It was to England that Austria control the policy of France, and it had owed her Italian possessions, which, in suited him to make an occasion for war. 1814, she at first had the sense not to She was then engaged in her death-andwish to be cumbered with ; and to make life struggles with Hungarians, Italians, her still more powerful north of the Alps and others of her subjects who that year was not to be thought of even by the threw off her yoke, while the Sardinians Liverpools and Castlereaghs. The Czar, had endeavored to obtain possession of too, had in his thoughts a closer connec- Lombardy and Venice. Francis Joseph tion with France than it suited him then became chief of the Austrian Empire at to avow, and for purposes of his own; the same time that Louis Napoleon asand therefore he could not desire the cended to the same point in France. sensible diminution of the power of a Certainly, if the object of France had country the resources of which he ex- been the mere weakening and spoliation pected to employ. Nicholas inherited of Austria, then was the time to assail his brother's ideas and designs, and we her, when one half her subjects were are to attribute much of the ill-feeling fighting the other half, when the Gerthat he exhibited towards the Orléans mans outside of her empire were by no dynasty to his disappointment; for the means her friends, and when it was far revolution that elevated that dynasty to from clear that she could rely upon asthe French throne destroyed the hope sistance from Russia. Austria was then that he had entertained of having French in a condition of helplessness apparently aid to effect the conquest of Turkey. so complete, that many thought her hour There never would have been a siege had come; but those who knew her hisof Sebastopol, if the elder branch of tory, and were aware how often she had the Bourbons had continued to rule in recovered from just such crises, held no France. It required even a series of belief of the kind. Yet if France had revolutions to bring France to that con- assailed her at that time, Austria must dition in which the Western Alliance was have lost all her Italian provinces; and possible. But there would have been it is now generally admitted, that, if Casomething more than an “understand- vaignac had sent a French army into Itaing” between France and Russia con- ly immediately after the victory won by cerning Austria, had the government of Radetzky over Charles Albert at Somma the Restoration endured a few years be- Campagna, (July 26th, 1848,) the “ Italyond 1830. It suited the Austrian gov- ian question” would then have been seternment to show considerable coldness tled in a manner that would have been towards the Orléans dynasty; but assur- satisfactory to the greater part of Europe, edly so wise a man as Prince Metter- and have rendered such a war as is now nich, and who had such excellent means waging in Italy quite impossible, Rusof information, never could have believ- sia could have done nothing to prevent ed otherwise than that the establishment the success of the French arms, and it is of that dynasty saved Austria from being probable that Austria would have abanassailed by both Russia and France. doned the contest without fighting a battle. At an earlier period she had signifi- indifference to the Italian cause. He ed her readiness to allow the incorpora- was charged with having been guilty of tion of most of Lombardy with Sardinia, a blunder and a crime. His consent to she to retain the country beyond the Min- the expedition to Rome aggravated his cio, and to hold the two great fortresses offence, for it was an act of intervention of Peschiera (at the southern extremity on the wrong side. But the passage of of the Lago di Garda, and at the point ten years enables us to be more just to where the river issues from the lake) and him than it was possible for us to be in Mantua. She even asked the aid of 1849. He was not firm in his seat. He France and England to effect a peace on was but a temporary chief of the State. this basis, but unsuccessfully. Cavaignac's He was surrounded by enemies, political anomalous political position prevented and personal, who were seeking his overhim from aiding the Italians. He was a throw, without any regard for the tenure Liberal, but the actual head of the reac- of his office. He knew not his power. tionists in France of all colors, of men His object was the restoration of interwho looked upon the Italians as ruffians nal peace to France, her recovery from wedded to disorder, while Austria, in their the weakness into which she had fallen eyes, was the champion of order. France or had been precipitated. He dared not did nothing, and in December Louis Na- offend the Catholics, who saw then, as poleon became President. An opportu- they see now, a champion in Austria. nity was soon afforded him to interfere He was the victim of circumstances, and in Italian affairs. The armistice that had he had to bow before them, in order that existed between the Austrians and the he might finally become their master. Sardinians after the 9th of August, 1848, Then he had no occasion for a quarrel was denounced on the 12th of March, with Austria. She was at the lowest ebb 1849, by the latter; and Radetzky closed her fortunes had known since the day the order of the day, issued immediately that the Turks appeared for the second after this denunciation was made, with time before Vienna. She could not have the words, — “ Forward, soldiers, to Tu- maintained herself in Italy, even after rin!” The intentions of the Sardinians the successes of Radetzky, had not Nichmust have been known to Louis Napo- olas sent one hundred and fifty thousand leon, but he took no measures to aid men to her assistance in Hungary. What them. He saw Piedmont conquered in had France to fear from her? No more a campaign of "hours.” He saw Bres- than she had to fear from her on the day cia treated by Haynau as Tilly treated after Austerlitz. Magdeburg. He saw the long and he- Years rolled on, and brought with them roical defence of Venice against the Aus- great changes; and the greatest of those trians, during the dreary spring and sum- changes was to be seen in Italy, in refermer of '49,- a defence as worthy of im- ence to the position of Austria there, and mortality as the War of Chiozza, and in- its effect upon France. Austria rapidly dicating the presence of the spirit of reëstablished her power in Italy, not only Zeno, and Contarini, and Pisani in the over Lombardy and Venice, but over evold home of those patriots. But nothing ery part of the Peninsula, excepting Sarmoved him. He would not even medi- dinia. Tuscany was connected with her ate in behalf of the Venetians; and it by various ties, and was ruled as she was by the advice of the French consul wished it to be ruled. Parma and Moand the French admiral on the station dena were hers in every sense. that Venice finally surrendered, but not the patron and protector of the abomiuntil she had exhausted the means of de- nable Bomba, and her support alone enfence and life. At that time, few men in abled him to defy the sentiment of the America but were in the habit of de- civilized world, and to indulge in cruelnouncing the French President for his ties such as would have added new inVOL. IV.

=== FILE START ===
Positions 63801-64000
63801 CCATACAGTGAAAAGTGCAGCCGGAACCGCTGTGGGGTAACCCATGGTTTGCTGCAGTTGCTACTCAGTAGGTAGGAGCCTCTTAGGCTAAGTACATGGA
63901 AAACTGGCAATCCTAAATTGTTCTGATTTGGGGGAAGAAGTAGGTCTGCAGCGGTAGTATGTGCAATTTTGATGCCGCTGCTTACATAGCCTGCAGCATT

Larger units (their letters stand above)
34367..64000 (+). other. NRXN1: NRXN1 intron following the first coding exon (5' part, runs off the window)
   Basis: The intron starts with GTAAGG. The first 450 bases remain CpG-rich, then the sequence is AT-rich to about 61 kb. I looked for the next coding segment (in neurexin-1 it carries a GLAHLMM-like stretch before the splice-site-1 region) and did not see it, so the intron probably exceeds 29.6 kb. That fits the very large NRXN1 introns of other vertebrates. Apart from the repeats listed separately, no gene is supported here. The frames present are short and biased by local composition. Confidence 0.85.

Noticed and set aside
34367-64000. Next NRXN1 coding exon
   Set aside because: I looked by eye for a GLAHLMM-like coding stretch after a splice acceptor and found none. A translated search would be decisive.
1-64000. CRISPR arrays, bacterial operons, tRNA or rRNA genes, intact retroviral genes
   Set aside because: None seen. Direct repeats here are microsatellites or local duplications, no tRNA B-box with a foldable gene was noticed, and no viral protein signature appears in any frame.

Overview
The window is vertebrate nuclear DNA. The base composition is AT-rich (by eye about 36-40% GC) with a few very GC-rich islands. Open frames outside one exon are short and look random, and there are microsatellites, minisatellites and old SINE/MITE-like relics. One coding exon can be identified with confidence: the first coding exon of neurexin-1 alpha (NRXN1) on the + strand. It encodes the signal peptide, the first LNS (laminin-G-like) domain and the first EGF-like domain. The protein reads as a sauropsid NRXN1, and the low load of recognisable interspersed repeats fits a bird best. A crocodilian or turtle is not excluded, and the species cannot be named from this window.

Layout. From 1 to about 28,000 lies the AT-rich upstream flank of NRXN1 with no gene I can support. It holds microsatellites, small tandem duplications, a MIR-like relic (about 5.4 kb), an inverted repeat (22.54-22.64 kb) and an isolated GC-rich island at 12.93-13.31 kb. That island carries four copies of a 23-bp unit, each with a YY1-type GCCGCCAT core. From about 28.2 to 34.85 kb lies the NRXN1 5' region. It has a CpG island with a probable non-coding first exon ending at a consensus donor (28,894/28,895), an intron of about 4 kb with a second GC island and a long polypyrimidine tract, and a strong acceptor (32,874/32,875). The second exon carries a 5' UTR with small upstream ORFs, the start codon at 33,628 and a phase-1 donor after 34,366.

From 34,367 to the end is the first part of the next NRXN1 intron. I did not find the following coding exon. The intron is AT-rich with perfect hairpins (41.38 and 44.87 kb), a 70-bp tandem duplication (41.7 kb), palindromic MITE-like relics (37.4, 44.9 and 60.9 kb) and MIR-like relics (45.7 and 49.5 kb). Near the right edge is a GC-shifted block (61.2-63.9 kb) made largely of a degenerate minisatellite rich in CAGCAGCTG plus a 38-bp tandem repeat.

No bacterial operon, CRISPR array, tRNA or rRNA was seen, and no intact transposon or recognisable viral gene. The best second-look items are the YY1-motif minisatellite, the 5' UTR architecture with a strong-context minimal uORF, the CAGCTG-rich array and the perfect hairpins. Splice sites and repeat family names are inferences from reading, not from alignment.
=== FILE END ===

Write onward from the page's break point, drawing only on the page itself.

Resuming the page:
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She was